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The Bush Crony Full-Employment Act of 2003
by Evelyn J. Pringle
October 26, 2004

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Josh Marshall writes a column for The Hill, a Congressional newspaper.  Josh says that every big new piece of legislation needs a catchy title to set it apart, and he came up with a good title for the $87 billion allocated to rebuilding Iraq.  “The Bush Crony Full-Employment Act of 2003.”  I like that, it's very fitting.

Who is Joe Allbaugh?

Anybody remember Joe Allbaugh?  He was part of the inner circle in Bush's 2000 presidential campaign, along with Karl Rove and Karen Hughes. In January 2001, Bush put Allbaugh in charge of the Federal Emergency Management Agency (FEMA), which dispenses disaster money and loans after hurricanes, floods and fires.

New Bridge Strategies

I think Joe missed his calling.  He should be a fortune teller, because somehow he knew a couple of weeks before Bush declared war on Iraq that he should quit his government job and go into the business of helping wealthy clients secure Iraqi reconstruction contracts.

Of course Joe didn't say that at the time.  When he announced his resignation from FEMA on March 1, 2003 he said, "Now I am going to take the opportunity to spend some time with my wife and children."  Well his family could not have enjoyed too much quality time with Joe because in a matter of weeks he opened a new firm called New Bridge Strategies.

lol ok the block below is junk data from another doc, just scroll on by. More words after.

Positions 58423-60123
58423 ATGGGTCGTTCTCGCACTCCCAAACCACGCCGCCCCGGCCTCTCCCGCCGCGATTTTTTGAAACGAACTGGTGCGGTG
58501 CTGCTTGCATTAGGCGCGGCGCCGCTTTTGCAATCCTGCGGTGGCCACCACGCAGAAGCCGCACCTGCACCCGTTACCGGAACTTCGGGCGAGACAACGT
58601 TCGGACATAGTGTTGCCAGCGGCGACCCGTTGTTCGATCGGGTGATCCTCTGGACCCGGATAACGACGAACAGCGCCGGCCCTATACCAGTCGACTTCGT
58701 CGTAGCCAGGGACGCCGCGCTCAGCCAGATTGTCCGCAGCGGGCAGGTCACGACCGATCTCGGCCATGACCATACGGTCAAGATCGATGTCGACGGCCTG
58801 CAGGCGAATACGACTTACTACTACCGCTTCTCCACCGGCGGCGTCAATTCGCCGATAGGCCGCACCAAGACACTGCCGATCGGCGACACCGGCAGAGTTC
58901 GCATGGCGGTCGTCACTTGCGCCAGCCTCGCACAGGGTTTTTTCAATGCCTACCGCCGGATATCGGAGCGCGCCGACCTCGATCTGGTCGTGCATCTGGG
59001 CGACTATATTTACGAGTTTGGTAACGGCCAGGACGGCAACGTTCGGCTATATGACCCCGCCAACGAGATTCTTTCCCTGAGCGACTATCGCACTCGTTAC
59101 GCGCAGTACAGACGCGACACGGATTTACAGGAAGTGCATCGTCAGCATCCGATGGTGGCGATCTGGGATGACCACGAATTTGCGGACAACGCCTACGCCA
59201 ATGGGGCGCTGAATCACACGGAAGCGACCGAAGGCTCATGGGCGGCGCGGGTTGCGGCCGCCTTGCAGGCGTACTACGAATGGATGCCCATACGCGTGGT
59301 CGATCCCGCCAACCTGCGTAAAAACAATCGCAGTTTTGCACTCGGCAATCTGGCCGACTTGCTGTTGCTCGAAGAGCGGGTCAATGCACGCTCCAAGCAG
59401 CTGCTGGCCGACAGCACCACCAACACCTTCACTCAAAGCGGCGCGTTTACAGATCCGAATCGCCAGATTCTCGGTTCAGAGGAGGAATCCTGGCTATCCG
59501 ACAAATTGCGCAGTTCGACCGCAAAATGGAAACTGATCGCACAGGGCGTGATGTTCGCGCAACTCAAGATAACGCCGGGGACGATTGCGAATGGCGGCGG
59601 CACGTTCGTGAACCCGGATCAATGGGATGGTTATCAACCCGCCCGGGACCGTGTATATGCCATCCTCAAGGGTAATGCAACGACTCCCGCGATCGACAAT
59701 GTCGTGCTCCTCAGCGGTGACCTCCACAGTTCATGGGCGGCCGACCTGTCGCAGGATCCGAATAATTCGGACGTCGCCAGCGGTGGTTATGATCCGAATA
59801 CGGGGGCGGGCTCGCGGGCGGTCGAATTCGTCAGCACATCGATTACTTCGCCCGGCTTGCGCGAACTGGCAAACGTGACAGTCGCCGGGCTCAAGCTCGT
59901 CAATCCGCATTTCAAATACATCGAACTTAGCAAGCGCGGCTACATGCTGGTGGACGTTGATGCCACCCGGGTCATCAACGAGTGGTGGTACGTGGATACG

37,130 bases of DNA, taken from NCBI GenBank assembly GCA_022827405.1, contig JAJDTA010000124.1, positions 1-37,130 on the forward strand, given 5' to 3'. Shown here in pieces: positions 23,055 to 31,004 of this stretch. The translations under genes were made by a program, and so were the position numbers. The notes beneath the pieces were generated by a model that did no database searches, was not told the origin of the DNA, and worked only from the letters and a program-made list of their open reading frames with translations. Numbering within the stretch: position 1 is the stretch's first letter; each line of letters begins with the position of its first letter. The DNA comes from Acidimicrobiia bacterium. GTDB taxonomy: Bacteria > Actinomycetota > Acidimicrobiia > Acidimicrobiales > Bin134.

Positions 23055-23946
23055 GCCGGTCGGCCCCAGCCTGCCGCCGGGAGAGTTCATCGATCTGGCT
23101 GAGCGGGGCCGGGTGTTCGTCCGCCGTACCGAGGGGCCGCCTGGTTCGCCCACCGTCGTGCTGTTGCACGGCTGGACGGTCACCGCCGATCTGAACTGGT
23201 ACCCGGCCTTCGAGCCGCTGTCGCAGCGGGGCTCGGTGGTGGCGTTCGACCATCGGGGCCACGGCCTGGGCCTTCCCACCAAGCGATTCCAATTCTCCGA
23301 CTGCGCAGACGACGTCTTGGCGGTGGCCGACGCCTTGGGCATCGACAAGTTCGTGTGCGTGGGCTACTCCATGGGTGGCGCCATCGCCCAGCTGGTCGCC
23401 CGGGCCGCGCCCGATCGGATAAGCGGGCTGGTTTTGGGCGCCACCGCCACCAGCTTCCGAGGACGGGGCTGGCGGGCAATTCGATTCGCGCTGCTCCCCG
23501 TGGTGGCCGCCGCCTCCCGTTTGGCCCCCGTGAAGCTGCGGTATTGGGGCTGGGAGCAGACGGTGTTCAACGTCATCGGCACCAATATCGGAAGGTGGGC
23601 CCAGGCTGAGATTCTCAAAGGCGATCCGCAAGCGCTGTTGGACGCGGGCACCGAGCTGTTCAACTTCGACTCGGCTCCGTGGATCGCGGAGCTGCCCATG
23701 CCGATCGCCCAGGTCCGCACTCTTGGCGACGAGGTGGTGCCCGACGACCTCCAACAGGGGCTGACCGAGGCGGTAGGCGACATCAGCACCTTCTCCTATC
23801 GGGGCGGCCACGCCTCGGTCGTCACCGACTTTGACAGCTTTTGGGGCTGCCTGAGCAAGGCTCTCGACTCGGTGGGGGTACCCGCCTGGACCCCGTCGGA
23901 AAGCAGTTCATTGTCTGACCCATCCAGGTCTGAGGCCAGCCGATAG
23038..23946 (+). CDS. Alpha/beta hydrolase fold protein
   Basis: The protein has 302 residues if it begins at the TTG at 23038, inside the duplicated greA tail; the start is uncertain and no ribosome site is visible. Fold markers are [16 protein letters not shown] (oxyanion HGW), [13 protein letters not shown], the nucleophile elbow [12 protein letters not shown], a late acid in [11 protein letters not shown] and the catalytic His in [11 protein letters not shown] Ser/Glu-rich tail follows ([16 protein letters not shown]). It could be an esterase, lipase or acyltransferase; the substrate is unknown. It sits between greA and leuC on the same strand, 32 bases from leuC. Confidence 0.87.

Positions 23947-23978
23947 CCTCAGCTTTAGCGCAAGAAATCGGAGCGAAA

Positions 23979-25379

True to form, with the press seemingly unwilling to publicize the war profiteering aspects of the war in Iraq, the formation of New Bridge basically went unnoticed by the American public and only briefly showed up in the headlines. 

It deserved public attention because of the Republican heavyweights on its board that were linked to one or the other Bush administrations or to the family itself.  The members not only included Allbaugh, but also Ed Rogers and Lanny Griffith, former George H.W. Bush aids.

The president of the company, John Howland, and principal Jamal Daniel were business partners of first brother Neil Bush.

Josh Marshall says New Bridge is actually an outgrowth of Haley Barbour’s lobbying firm, Barbour Griffith & Rogers (BGR).  Josh says he came to this conclusion after he learned that both firms were located in the same office space.  And also because Griffith is the CEO of New Bridge and Rogers is the vice president.  Sounds to me like he reached the right conclusion.

Others agree.  "The bottom line on New Bridge is that it appears to be very closely linked to BGR, which has many overlapping ties to the highest levels of the Republican Party," said Thomas Ferguson, a campaign finance expert at the University of Massachusetts, the October 15, 2004 Village Voice reports.

So here's the setup.  Bush’s main man Joe quits FEMA to spend time with his family, right before the bombs start falling in Iraq.  He then moves into the offices of one of the biggest and most politically connected GOP lobbying firms in Washington and starts advertising services to clients who want to win reconstruction contracts in Iraq.   How could it possibly get any sweeter than this?

Allbaugh Has A Big Heart

According to the Oct 6, 2003 New York Times, Allbaugh "is here to tell you that his new company, which advises clients on how to get business in Iraq, is not trading on his White House connections. The Iraqis need assistance ... and he can help."